Throwback Thursday: Home schooling’s quest for acceptance

There’s a reason school district policies requiring home school parents to show proof of gaurdianship, or more details about their reading materials, or other information that isn’t required by state law can draw dozens of parents to school board meetings.

It’s worth recalling the history recounted in this 1997 article in the South Florida Sun-Sentinel, which looked back at what was then 12 years of home schooling in the state.

Not long ago, home schooling was practiced on the fringes of the educational world, in secret, in defiance. Until 1985, home schooling had no legal status in Florida. Those few parents who were determined to do it could operate a “private” school, or just keep quiet and hope their neighbors didn’t turn them in to the truant officer.

“It was drastic, I can tell you,” said Jeannie Hochstettler of West Palm Beach, one of Palm Beach County’s pioneer home-schoolers. “We were fearful of authority. You never knew who would call you in. We never let our children outside before 2 p.m. because people would say, “Why are your kids not in school?”’

Twelve years later, the article noted, home education was becoming more accepted.

It helped that a 13-year-old home-schooled girl from Brooklyn won the National Spelling Bee in May. A Fort Lauderdale woman who was home-schooled was named 1997 Florida College Student of the Year, another first.

Even the speaker of the Florida House home-schools his six children. Broward, Palm Beach and Dade counties rank first, second and sixth in the state in numbers of home-schooled children. Florida has the fourth-largest number of home-schoolers, behind Texas, California and Ohio.

While still rare – about one percent of students in Florida – home schooling has achieved a level of respectability its pioneers barely dreamed of.

This week, when home-school parents flooded an Alachua County school board meeting, they pushed back against stereotypes. Several commented on a passage from the district’s existing policy, also flagged by the Gainesville Sunthat, to them, seemed to recall that earlier era, before home education was a accepted practice.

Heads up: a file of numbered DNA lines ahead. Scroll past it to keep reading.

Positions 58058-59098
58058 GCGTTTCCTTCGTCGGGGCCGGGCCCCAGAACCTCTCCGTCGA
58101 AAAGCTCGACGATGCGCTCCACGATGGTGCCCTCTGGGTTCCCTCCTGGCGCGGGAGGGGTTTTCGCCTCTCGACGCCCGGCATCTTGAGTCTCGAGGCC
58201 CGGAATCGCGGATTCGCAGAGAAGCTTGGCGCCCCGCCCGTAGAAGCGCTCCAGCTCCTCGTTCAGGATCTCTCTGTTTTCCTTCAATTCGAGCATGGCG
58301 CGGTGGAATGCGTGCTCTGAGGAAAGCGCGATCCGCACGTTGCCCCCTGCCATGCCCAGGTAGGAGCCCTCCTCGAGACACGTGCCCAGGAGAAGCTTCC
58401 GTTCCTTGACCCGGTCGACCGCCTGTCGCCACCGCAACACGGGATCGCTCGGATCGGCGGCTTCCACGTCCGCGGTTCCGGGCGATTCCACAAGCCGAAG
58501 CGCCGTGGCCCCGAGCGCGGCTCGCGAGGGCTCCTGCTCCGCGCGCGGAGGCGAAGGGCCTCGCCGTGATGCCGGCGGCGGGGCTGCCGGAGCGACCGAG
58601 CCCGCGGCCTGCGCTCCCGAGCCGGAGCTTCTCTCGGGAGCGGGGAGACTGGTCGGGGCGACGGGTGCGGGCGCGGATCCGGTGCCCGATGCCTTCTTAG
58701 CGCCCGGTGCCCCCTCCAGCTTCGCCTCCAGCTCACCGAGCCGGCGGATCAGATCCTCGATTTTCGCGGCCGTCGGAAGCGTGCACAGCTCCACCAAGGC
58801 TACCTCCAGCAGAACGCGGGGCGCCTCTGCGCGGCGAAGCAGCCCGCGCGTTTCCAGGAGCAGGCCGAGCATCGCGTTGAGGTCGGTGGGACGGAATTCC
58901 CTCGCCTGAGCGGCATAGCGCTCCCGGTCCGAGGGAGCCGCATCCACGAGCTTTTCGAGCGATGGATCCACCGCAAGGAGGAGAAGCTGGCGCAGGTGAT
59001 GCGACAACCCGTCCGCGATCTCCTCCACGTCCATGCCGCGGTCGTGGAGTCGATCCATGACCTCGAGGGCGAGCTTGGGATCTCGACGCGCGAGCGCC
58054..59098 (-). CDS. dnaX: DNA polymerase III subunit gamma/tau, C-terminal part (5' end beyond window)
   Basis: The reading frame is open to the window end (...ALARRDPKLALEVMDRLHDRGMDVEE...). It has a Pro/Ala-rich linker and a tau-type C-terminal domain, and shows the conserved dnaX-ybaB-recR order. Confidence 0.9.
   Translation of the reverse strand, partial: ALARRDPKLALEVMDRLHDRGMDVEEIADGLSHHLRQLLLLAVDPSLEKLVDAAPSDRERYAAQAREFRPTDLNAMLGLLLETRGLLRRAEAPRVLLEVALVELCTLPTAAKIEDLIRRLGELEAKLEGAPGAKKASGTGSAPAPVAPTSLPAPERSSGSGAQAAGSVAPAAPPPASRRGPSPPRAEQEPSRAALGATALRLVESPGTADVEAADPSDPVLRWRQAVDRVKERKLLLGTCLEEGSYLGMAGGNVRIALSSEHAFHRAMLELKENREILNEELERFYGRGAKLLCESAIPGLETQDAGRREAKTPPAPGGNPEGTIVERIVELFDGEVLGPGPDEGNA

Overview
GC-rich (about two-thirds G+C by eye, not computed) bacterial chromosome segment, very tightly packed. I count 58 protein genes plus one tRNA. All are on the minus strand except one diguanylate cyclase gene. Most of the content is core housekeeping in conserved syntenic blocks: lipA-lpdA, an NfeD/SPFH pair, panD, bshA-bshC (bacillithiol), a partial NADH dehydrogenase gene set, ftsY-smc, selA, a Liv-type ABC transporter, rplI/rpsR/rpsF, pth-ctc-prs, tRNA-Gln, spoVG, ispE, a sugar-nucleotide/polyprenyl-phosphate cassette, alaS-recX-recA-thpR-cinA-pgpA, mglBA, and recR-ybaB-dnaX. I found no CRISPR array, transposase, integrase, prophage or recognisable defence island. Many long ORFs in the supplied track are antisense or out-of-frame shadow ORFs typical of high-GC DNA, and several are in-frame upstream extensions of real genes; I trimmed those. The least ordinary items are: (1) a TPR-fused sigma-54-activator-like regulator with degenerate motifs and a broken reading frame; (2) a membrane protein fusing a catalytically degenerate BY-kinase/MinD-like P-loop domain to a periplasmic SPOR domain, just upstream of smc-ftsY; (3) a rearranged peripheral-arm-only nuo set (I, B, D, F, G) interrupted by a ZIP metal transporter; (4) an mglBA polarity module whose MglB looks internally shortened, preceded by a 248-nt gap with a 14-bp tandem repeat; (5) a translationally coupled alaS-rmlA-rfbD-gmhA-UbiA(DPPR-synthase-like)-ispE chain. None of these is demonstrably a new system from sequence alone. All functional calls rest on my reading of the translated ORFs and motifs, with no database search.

The Board encourages the enrollment of all school-age children resident in this District in public schools or in registered parochial or private schools so that they may enjoy the benefits of a well-planned educational program and the socialization possible in a group environment.

Now, home schooling has reached its 30th anniversary in Florida, and has grown to include about three percent of the state’s students. That growth has meant home school families have more resources available, more parents with whom they can share ideas, and more fellow students to offer their children opportunities for “socialization.”

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BY Travis Pillow

Travis Pillow is Director of Thought Leadership at Step Up For Students and editor of NextSteps. He lives in Sanford, Fla. with his wife and two children. A former Tallahassee statehouse reporter, he most recently worked at the Center on Reinventing Public Education, a research organization at Arizona State University, where he studied community-led learning innovation and school systems' responses to the Covid-19 pandemic. He can be reached at tpillow (at)